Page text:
This month, my wife and I will celebrate the tenth anniversary of our wedding on the shores of Lake Austin—a decade of love, commitment, a spat or two, fun, adventure, and ever-deepening devotion. Until recently, it felt like the most stable and natural thing in the world, an agreement to share our lives that continues to enrich our lives.
And yet, I am troubled. In recent weeks, I have felt that our marriage—apparently so solid, so secure—is threatened. Two thousand miles away, in Massachusetts, and a few hours south, in San Francisco, other people are rushing to partake in those same values we share: commitment, love, devotion. This confuses me, even though I don’t personally know any of these people, and I’m assured that their marriage certificates will in no way undermine the validity of our own.
But I know better. There is only so much love and devotion to go around, and if everyone is allowed to share in it, there will be less for those of us who already have it. Allowing the state to certify the wrong people’s commitment to each other inevitably places our own in jeopardy, because our marriage is too fragile to withstand the reverberations from the actions of these distant strangers.
This isn’t the first time that marriage has been threatened in this country. Decades ago, back in our native South, the danger arose that the wrong people might attempt to share their love and commitment. Oh, the official rhetoric didn’t dwell on this—it was all about maintaining the integrity of the races, states’ rights, and so on. But when people like us got to talking, eventually you’d hear the real fear: Next thing you know, black men will be marrying white women. And that would threaten every single marriage between white people, for the same reasons that those strangers in Boston and San Francisco threaten my marriage today. Now, black and white people get married all the time, and my marriage is therefore less secure than ever.
So it gives me great comfort that our President has decided, upon solemn and sober reflection, to protect our fragile, decade-long relationship by supporting a constitutional amendment that defines just who is allowed to certify their love and commitment. That’s the government’s job: to determine the validity of our most intimate decisions, even if they affect only me and my wife. Without the official stamp of government approval, our relationship is neither sacred nor secure.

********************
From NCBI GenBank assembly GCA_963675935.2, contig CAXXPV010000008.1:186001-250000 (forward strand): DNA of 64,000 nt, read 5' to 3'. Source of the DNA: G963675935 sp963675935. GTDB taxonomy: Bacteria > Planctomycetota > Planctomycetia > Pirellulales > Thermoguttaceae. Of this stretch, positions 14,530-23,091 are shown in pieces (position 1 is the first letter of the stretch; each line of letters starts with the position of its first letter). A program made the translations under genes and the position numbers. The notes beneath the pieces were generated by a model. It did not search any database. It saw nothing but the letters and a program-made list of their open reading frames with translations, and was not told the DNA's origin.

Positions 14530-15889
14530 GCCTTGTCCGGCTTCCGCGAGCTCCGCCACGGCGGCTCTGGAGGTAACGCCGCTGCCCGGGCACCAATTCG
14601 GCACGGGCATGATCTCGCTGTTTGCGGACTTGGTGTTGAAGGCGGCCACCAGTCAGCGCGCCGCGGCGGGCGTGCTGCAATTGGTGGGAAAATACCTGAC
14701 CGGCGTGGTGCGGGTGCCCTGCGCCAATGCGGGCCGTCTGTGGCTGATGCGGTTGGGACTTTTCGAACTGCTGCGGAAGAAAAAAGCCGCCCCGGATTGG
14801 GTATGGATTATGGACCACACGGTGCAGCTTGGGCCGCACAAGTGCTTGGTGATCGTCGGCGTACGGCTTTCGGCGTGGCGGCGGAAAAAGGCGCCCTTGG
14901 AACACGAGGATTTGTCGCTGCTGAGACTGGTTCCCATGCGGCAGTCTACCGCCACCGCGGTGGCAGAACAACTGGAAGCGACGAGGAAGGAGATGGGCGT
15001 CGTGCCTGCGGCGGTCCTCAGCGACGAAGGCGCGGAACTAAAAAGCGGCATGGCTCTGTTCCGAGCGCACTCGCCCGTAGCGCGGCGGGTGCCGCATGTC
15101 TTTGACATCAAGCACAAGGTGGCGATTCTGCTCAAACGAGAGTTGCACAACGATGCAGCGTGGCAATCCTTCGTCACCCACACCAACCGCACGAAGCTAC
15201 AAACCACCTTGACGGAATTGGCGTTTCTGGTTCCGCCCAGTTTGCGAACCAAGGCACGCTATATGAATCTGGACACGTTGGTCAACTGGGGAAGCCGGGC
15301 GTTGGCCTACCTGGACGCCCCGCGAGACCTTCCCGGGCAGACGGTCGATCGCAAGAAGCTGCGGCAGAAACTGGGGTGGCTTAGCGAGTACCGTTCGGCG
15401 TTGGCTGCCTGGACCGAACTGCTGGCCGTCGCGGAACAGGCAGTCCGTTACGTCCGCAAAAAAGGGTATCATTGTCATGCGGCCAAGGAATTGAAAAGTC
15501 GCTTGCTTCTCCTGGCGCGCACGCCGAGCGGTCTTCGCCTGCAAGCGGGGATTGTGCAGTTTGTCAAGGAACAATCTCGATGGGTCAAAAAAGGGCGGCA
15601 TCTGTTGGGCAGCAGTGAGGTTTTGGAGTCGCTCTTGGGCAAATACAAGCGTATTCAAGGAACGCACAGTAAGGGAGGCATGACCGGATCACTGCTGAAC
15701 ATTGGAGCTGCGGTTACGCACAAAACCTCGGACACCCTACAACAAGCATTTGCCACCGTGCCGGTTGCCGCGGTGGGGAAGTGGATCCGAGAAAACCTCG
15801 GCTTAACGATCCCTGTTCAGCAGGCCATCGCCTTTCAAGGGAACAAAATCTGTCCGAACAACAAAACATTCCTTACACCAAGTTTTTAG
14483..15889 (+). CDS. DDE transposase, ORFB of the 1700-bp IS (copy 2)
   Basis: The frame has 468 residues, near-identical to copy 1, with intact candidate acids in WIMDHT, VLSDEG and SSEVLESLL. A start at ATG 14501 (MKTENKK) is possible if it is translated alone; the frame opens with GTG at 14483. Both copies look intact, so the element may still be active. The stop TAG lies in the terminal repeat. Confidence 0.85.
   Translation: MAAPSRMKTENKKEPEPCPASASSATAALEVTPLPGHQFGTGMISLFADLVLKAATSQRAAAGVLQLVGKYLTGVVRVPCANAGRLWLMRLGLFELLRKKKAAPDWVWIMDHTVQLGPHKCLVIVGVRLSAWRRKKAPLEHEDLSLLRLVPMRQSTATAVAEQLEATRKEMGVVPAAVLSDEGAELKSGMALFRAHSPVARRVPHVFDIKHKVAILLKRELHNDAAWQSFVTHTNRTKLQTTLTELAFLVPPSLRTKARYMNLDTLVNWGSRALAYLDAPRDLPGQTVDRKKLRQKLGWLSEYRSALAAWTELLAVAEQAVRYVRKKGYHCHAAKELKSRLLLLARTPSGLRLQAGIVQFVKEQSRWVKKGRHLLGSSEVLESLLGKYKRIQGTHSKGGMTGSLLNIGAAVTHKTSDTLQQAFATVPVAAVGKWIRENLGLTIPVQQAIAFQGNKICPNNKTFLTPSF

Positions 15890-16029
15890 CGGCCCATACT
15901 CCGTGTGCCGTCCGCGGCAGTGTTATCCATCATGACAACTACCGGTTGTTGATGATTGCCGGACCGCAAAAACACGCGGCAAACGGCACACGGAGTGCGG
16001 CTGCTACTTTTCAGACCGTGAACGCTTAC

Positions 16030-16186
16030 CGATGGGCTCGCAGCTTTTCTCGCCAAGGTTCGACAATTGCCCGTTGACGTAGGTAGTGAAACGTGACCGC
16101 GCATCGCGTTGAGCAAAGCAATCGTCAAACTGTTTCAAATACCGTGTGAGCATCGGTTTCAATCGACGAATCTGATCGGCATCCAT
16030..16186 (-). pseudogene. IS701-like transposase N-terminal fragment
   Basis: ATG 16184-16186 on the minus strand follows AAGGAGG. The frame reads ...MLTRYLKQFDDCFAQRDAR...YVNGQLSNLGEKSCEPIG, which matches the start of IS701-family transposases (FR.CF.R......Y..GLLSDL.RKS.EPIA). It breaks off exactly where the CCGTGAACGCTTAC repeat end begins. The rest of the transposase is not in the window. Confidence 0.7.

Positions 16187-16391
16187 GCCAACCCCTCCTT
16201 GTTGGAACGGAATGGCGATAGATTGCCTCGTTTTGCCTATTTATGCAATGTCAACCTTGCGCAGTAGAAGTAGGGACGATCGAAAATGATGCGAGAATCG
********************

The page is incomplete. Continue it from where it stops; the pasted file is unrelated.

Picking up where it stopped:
Of course, the President plays no role in the passage of such an amendment—that’s up to the states or Congress. But he can certainly use that aptly named bully pulpit to keep the spotlight on this danger. Because otherwise, our attention will be distracted from this grave and gathering danger to our marriage by transitory trivialities—the worst economy since the Great Depression, the deliberate export of millions of jobs, the fabricated war and needless deaths of hundreds of Americans in Iraq, the failure to bring the leaders of the September 11 attacks to justice, the growing hatred of America resulting from an arrogant foreign policy that puts American corporate interests above everything else, the systematic looting of the Treasury by the richest of the rich and their government minions, the rigging of the last presidential election, the ravaging of the environment to provide profits for Republican campaign contributors, and so on.
For the next few months, the President’s allies in the Republican Congress and corporate media will make certain that presidential and congressional candidates and editorial pages spend more time discussing this threat to my marriage than any of these other distractions. Thousands, maybe millions of people who might have voted—or not voted—based on those diversions will rush to the polls and vote to defend my marriage from those distant strangers in California and Massachusetts who threaten it.
And so the President who protected my marriage will be re-elected, and perhaps our truly sacred document, the Constitution, will be expanded to define who can legally certify their love and commitment: Us. Not them. This government edict will alleviate the recent confusion that has endangered what my wife and I had foolishly believed was a strong relationship. Amid all the turmoil of modern times, we shall have clarity at last, confusion no more. And finally, my marriage will be safe.
Former Observer editor Brett Campbell defends his marriage to Carole Patterson in Oregon.